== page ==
The ALJ determined that Norvell’s Facebook posts were protected concerted activity.  By advising Zalewski to see a lawyer or contact the labor board, Norvell was “making common cause” with a co-worker about a matter of mutual concern to the employees, i.e., the condition of Butler’s ambulances.  Norvell’s posts had protected status even though they were accessible to people outside of the company because Section 7 of the National Labor Relations Act (NLRA) extends to employee efforts to improve the terms and conditions of employment through channels outside of the employer-employee relationship.  The ALJ did not find posts to be so disloyal, reckless, or maliciously untrue as to lose their protected status.  The termination of Norvell based on his Facebook posts therefore violated Section 8(a)(1) of the NLRA.

The Rice Termination

Another Butler employee, Michael Rice, posted this comment on Facebook:

“Hey everybody!!!!! Im fuckin broke down in the same shit I was broke in last week because they don’t wantna buy new shit!!!! Cha-Chinnngggggg chinnng-at Sheetz Convenience Store,”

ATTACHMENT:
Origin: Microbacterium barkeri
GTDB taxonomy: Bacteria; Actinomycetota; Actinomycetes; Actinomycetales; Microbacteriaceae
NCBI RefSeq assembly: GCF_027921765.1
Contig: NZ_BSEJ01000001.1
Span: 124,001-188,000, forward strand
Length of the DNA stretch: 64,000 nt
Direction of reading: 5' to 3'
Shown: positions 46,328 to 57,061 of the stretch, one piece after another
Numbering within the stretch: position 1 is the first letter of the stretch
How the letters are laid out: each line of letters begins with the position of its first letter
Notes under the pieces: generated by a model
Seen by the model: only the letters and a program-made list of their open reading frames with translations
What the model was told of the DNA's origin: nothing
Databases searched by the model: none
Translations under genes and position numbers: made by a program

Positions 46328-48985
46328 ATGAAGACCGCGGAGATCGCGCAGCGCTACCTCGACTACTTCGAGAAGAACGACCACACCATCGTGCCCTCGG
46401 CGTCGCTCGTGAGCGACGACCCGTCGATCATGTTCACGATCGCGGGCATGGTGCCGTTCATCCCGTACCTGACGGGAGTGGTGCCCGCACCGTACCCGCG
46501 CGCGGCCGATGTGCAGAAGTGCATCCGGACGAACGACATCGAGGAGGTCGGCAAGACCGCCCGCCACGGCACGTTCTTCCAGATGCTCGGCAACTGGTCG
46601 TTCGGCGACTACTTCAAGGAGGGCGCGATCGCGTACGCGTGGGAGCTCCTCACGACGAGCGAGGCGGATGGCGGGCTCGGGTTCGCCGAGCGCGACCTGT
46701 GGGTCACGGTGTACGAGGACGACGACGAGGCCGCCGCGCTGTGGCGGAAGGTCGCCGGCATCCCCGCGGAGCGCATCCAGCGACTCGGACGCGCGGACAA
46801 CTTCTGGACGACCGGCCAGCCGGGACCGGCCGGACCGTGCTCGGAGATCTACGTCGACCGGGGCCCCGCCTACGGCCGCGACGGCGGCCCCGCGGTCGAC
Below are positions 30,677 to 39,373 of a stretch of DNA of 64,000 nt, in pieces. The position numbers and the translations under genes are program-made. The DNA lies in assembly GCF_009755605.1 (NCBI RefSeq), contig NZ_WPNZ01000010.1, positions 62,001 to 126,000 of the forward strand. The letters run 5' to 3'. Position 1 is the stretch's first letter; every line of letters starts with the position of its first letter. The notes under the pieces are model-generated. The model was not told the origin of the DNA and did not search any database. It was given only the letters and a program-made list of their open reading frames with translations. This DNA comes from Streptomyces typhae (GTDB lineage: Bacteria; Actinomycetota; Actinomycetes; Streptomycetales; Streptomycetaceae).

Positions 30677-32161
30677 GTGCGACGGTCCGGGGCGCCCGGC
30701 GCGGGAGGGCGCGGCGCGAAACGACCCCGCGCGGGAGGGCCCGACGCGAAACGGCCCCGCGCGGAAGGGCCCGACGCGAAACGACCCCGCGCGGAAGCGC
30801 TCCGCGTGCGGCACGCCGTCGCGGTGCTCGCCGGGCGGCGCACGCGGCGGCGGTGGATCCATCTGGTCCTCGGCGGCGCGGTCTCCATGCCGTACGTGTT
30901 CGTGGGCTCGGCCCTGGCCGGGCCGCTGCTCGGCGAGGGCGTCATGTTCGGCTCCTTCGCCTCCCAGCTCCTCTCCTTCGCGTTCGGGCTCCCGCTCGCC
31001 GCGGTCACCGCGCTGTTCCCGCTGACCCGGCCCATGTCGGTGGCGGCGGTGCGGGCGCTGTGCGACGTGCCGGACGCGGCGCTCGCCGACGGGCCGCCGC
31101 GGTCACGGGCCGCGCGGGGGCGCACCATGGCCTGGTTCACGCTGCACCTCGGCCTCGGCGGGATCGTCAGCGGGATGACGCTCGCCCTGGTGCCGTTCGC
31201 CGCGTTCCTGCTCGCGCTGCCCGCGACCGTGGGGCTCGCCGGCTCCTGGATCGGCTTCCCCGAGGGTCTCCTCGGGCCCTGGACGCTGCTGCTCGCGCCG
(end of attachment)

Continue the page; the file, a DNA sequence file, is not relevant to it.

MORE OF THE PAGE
Butler terminated Rice for making this post.  At the trial hearing before the ALJ, Butler produced maintenance records showing that Rice’s vehicle was not in disrepair when he made the post.  Rice had also testified at his unemployment insurance hearing that his post referred to a private vehicle rather than a Butler ambulance.  There being no evidence to the contrary, the ALJ determined that Rice’s post was not protected by Section 7 because it was maliciously untrue and made with the knowledge of its falsity.  As a result, Rice’s termination was not illegal.

Legality of Work Rules

Also under scrutiny was the legality of two of Butler’s work rules, one prohibiting the “unauthorized posting or distribution of papers,” and the other requiring employees to acknowledge that they “will refrain from using social networking sights [sic] which could discredit Butler Medical Transport or damages its image.”  Butler argued that the rules were not official company policy because they were stated in a bullet point list.  The ALJ rejected the argument as making a distinction without a difference.  Butler relied on the bullet point rules in terminating Norvell and Zalewski, and new employees were required to acknowledge receipt of the list.  As such, employees could reasonably understand that they would be disciplined for failing to follow the rules on the list.  The ALJ found that the rules violated Section 7 activity because they prohibited employees from communicating to others about their work conditions.